Americans are living longer. On average men can expect to live to age 84 and women can expect to live to age 86, according to Social Security Administration statistics. The statistics also show that one in four 65-year-olds will live to be 90 and one in ten will reach age 95. Currently, there are 49 million Americans over the age or 65; that is predicted to rise to over 79 million by the year 2035. Everyone should plan for the longer life expectancy.
Many workers are covered by Social Security, and others have IRAs, 401(k) plans, Employee Stock Ownership Plans, and other similar savings. However, many Americans will not be financially prepared for retirement. The SSA estimates that 46 percent of private industry workers do not have private pension coverage, and 39 percent of workers report not having personal savings for retirement. Every year lists are published suggesting that some states are better for retirees than other. How do states address retirement income tax-wise?
Colorado allows taxpayers age 65 and older to subtract pension and annuity income up to $24,000 a year. Taxpayers under the age of 65 can subtract up to $20,000. Income from a railroad retirement annuity can be deducted without limitations.
In Georgia, taxpayers age 62 or older, or permanently and totally disabled at any age, may be eligible for a retirement income adjustment. Retirement income includes pensions, annuities, interest and dividend income, capital gains, royalties, net income from rental property, and a maximum of $4,000 of earned income.
Hawaii does not tax state or public retirement system benefits or qualifying distributions from an employer-funded pension plan. Qualifying plans include payments due to retirement, disability, or death.
Iowa taxpayers age 55 years and older can subtract $6,000 (or $12,000 for married couples) in retirement plan distributions or survivor benefits received, including pension payments.
Pensions, including federal pensions, received by Minnesota residents are taxable no matter where the pension was earned. However, Minnesota does allow a subtraction for any military service pension or railroad retirement income, if included in federal taxable income.
New Jersey offers several retirement income exclusions. The pension exclusion can be taken by taxpayers 62 years or older and disabled taxpayers if their total income for the year was $100,000 or less. The other retirement income exclusions allow exclusion of other types of income (e.g., wages, interest, and dividends) from total income. Additionally, military pensions and survivor’s benefits are not taxable. Military pensions result from service in the Army, Navy, Air Force, Marine Corps, or Coast Guard.
Most retirement income is subject to tax when received by an Oregon resident, even if the income was earned as a nonresident. Oregon offers a credit to taxpayers who are age 62 or older as of Dec. 31, 2017, who receive any of the following types of retirement income: U.S. government pensions (including military), state or local government pensions, employee pensions, individual retirement plans, deferred compensation plans, or employee annuity plans.
Tennessee's income tax is limited to interest and dividends. Earnings or distributions from traditional IRAs and Roth IRAs are not taxable.
Distributions from certain federal, state and local pension plans are exempt from West Virginia income tax. If included in federal AGI, taxpayers can subtract railroad retirement benefits and West Virginia state police or local police and firemen’s retirement income. There is also a subtraction of up to $20,000 of military retirement income.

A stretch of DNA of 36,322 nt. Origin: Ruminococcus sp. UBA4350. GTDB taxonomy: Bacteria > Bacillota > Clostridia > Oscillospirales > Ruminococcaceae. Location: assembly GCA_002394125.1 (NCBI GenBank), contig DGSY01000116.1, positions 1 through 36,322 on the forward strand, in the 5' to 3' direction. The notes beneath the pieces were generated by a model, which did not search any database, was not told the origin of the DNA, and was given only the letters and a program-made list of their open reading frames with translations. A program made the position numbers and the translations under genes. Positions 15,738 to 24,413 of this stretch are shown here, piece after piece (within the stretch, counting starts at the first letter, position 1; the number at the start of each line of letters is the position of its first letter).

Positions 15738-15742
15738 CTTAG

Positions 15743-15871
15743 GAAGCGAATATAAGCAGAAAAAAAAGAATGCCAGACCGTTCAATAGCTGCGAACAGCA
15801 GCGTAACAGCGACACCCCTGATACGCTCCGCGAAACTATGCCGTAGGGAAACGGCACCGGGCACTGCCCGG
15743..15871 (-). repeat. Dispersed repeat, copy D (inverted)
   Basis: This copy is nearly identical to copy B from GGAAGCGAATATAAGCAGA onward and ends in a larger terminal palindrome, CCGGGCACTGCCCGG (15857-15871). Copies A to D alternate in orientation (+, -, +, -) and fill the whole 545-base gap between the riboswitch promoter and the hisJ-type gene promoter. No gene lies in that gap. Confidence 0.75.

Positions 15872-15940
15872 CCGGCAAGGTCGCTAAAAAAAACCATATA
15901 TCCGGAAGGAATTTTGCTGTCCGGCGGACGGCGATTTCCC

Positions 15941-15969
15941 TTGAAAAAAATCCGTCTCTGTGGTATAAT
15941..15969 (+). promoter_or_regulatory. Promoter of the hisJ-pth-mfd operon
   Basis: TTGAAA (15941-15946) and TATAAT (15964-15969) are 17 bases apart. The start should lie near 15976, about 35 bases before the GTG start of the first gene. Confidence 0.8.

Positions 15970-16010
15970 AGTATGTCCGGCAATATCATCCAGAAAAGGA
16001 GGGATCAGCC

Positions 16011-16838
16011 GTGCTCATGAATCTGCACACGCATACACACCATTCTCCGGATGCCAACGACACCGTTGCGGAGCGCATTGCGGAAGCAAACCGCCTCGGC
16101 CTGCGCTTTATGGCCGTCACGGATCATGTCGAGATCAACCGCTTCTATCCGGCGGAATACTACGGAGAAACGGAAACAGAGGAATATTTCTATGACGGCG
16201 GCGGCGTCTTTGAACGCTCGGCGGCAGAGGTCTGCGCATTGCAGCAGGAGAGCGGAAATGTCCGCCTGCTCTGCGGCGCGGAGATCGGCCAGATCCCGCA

Continue the discussion on Bloomberg BNA’s State Tax Group on LinkedIn: What other ways do states help retirees tax-wise?
Get a free trial to Bloomberg Tax: State, a comprehensive search service that provides deep analysis and time-saving practice tools to help practitioners make well-informed decisions.
All Bloomberg BNA treatises are available on standing order, which ensures you will always receive the most current edition of the book or supplement of the title you have ordered from Bloomberg BNA’s book division. As soon as a new supplement or edition is published (usually annually) for a title you’ve previously purchased and requested to be placed on standing order, we’ll ship it to you to review for 30 days without any obligation. During this period, you can either (a) honor the invoice and receive a 5% discount (in addition to any other discounts you may qualify for) off the then-current price of the update, plus shipping and handling or (b) return the book(s), in which case, your invoice will be cancelled upon receipt of the book(s). Call us for a prepaid UPS label for your return. It’s as simple and easy as that. Most importantly, standing orders mean you will never have to worry about the timeliness of the information you’re relying on. And, you may discontinue standing orders at any time by contacting us at 1.800.960.1220 or by sending an email to firstname.lastname@example.org.
Put me on standing order at a 5% discount off list price of all future updates, in addition to any other discounts I may quality for. (Returnable within 30 days.)
Notify me when updates are available (No standing order will be created).
This Bloomberg BNA report is available on standing order, which ensures you will all receive the latest edition. This report is updated annually and we will send you the latest edition once it has been published. By signing up for standing order you will never have to worry about the timeliness of the information you need. And, you may discontinue standing orders at any time by contacting us at 1.800.372.1033, option 5, or by sending us an email to email@example.com.
Put me on standing order
Notify me when new releases are available (no standing order will be created)